A London landlord has been told to pay over £200,000 and given a two year suspended jail sentence for undeclared rental income.
- 2017 Spring Budget: what landlords need to know
- Storm damage insurance coverage: a guide for small businesses and landlords
- Landlords less willing to let to under-21s amid plans to strip housing benefits
- What is the difference between buildings and contents insurance?
Landlord fails to pay tax for three years
The man, from Teddington, pleaded guilty to tax evasion at Wimbledon Magistrates Court. The Kingston Crown Court also sentenced him to 200 hours of community work.
The landlord was found to have failed to declare income for three consecutive years from the 2008-9 tax year. He also failed to inform HMRC that he was a company director.
The convicted man ran two property companies and owns 17 properties across the country. He also owns racehorses and is a director of a betting syndicate.
HRMC estimates that the man evaded a total of £281,000 in tax.
HMRC cracking down on buy-to-let landlords
The conviction follows a series of crackdowns by HMRC on undeclared buy-to-let income. In 2015, the taxman secured record capital gains receipts thanks to investigations in the private rented sector, while in 2013 thousands of landlords received letters from the Revenue asking for further details of their rental and income positions.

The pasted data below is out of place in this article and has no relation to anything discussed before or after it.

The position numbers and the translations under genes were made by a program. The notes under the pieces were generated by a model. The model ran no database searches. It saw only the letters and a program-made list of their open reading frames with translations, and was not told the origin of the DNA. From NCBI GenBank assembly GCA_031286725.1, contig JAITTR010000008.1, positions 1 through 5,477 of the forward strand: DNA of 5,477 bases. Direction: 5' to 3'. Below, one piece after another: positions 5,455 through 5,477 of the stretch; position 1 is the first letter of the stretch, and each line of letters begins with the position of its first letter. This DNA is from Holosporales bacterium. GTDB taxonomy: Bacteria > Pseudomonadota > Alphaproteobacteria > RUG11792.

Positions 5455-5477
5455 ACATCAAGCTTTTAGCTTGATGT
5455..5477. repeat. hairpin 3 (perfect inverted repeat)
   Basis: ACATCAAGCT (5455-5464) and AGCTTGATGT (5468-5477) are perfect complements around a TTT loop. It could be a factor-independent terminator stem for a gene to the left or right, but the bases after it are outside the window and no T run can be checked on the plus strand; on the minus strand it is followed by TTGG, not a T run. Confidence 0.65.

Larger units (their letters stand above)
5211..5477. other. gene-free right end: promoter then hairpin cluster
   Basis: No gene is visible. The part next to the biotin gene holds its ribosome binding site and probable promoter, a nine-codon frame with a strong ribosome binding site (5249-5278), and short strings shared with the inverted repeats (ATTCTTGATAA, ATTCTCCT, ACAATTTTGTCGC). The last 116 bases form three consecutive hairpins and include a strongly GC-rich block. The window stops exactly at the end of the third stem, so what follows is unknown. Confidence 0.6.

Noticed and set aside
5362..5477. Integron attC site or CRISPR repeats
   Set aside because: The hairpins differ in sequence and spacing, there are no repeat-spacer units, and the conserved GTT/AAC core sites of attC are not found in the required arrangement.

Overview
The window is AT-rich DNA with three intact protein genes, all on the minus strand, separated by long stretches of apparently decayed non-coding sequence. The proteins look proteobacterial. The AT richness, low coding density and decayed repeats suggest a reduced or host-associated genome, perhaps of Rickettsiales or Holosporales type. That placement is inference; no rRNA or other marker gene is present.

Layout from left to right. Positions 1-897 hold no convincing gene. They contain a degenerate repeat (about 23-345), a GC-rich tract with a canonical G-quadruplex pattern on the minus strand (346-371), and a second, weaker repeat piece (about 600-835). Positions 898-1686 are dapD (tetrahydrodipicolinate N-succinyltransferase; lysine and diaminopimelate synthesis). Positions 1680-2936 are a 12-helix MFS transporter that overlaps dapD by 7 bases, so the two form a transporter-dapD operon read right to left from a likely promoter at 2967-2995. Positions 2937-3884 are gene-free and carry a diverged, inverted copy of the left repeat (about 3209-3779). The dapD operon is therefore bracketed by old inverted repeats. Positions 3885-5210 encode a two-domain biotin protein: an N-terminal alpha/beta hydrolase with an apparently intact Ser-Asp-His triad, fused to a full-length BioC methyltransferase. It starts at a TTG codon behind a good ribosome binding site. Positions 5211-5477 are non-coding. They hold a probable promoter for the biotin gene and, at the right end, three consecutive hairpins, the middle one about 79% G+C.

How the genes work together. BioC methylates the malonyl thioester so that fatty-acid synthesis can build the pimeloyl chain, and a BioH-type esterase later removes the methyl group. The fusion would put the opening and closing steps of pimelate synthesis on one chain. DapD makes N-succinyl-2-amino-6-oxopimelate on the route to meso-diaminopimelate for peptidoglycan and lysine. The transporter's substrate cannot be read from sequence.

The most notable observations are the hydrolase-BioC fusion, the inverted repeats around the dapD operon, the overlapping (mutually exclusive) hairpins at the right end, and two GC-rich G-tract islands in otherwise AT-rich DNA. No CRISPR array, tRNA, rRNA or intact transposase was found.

Meanwhile landlords are caught in a storm of new legislation that is already threatening to take the bottom out of the buy-to-let market. In April last year the government announced that it would increase stamp duty on second properties, including those in the private rented sector. Separately, new rules imposed by the Bank of England could significantly reduce prospective landlords’ borrowing power.
However, a recent survey by Simply Business suggests that landlords are feeling confident about the coming year, by a slim majority.
Some 56 per cent of respondents said they are positive about buy-to-let in 2017, on the back of climbing rents in some parts of the country and record low mortgage rates.
Have you noticed the changes in HMRC? Let us know in the comments